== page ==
At this point, if the order is deemed to be authentic (did POTUS respond with the correct authenticator) and valid (is the strike package valid?), it is considered a legal order from the commander in chief. The duty officer then transmits the order and strike package directly to America’s nuclear missiles and submarines and bombers to carry out the order and the desired strike package. At no point is anyone else legally, or even practically, in the chain of command for nuclear launch. Anyone — the duty officer or a missileer — who contravenes or fails to carry out this order would be doing so illegally.

3. Why does this system rely so much on one single actor: the president?

The system originated in the Cold War, when the concern was the president would have extremely limited time, measured in minutes, to launch nuclear weapons, and therefore should not face hurdles that would slow him down. Some have suggested this system should change, but it remains the basic fact that if the president gives a launch order, only a military refusal to follow the order could stop it.

For much of the Cold War, and since, sole authority was believed to be a feature not a bug — allowing the president to quickly preempt adversaries or retaliate in the event other principals were unavailable. In the hands of Donald Trump until Jan. 20, absent his removal from office, it is a risk, one that Pelosi herself raised.

The United States is one of the only countries to have sole launch authority — even Russia does not. It is striking that the Russian system requires an additional vote to Russian President Vladimir Putin’s, but America’s does not.

4. What does Pelosi making this public mean?

Pelosi likely knows all of this. But making this statement public may be a way to send another signal about the gravity of Trump remaining in office. It is the most extreme example of the powers he retains until the moment he is removed from office.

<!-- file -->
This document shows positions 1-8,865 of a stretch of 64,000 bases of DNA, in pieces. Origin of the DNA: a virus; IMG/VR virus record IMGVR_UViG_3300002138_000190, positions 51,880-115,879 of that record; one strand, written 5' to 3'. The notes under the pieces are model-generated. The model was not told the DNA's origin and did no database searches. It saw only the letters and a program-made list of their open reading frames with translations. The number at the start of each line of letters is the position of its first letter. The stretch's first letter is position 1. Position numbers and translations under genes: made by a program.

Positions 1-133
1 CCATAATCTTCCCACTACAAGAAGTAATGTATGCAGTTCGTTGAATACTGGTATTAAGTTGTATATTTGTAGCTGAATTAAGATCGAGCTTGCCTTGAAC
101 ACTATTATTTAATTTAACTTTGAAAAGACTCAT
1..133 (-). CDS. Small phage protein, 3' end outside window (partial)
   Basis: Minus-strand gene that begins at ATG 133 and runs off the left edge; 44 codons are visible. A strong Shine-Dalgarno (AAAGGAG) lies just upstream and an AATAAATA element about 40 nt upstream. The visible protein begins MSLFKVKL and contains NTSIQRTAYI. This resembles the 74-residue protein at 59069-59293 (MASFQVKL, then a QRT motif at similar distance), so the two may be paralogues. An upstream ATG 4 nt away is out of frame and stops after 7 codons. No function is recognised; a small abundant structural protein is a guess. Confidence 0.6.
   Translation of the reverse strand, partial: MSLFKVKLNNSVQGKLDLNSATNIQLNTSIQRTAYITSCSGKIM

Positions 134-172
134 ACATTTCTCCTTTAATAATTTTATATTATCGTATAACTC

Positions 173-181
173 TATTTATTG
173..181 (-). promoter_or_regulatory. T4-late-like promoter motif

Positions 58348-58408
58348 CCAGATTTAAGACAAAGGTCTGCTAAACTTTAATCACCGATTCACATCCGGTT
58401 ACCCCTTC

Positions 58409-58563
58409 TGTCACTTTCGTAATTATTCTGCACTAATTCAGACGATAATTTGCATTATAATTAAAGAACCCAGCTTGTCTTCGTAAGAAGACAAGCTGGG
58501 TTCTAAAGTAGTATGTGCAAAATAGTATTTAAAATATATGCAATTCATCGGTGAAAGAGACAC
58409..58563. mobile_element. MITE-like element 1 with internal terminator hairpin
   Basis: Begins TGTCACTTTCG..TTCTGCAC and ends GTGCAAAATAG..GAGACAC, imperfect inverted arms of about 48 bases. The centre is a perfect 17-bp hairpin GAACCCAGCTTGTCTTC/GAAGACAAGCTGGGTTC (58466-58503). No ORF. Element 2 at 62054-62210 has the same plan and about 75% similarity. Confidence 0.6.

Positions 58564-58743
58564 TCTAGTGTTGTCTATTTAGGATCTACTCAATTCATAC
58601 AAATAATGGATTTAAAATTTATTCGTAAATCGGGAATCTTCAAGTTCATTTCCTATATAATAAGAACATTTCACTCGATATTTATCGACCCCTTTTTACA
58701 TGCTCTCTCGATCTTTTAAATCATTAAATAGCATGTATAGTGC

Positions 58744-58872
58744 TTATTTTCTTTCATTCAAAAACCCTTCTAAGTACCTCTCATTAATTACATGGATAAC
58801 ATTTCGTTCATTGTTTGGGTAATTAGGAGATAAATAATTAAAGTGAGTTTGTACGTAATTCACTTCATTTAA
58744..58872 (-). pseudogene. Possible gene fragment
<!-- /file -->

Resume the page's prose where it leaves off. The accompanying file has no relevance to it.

The only way to guarantee that Trump cannot order a nuclear strike is to remove him from office through civilian means (i.e., impeachment or the 25th Amendment). Pelosi may want to remind civilians of that fact, even if they know it already.

5. Has this happened before?

There is some debate about whether Defense Secretary James Schlesinger asked those around President Richard M. Nixon to double check with him before carrying out any military orders, including nuclear ones in the final days of the Nixon presidency.

For using nonnuclear military force, that is legal as orders flow through the secretary of defense to the combatant commands. And the Pentagon can drag its heels in implementing any order to deploy nonnuclear forces. But if Schlesinger intended to try to block or circumvent a valid and authentic nuclear launch order from Nixon — and we are not sure he actually did — it would have been illegal, even if it was the responsible thing to do.

There has been discussion about revising sole authority in the Trump years, given his history of nuclear threats and desire to play the ‘madman.'

But right now, launching nuclear weapons is solely the president’s decision. Pelosi’s statement just gives everyone a reminder.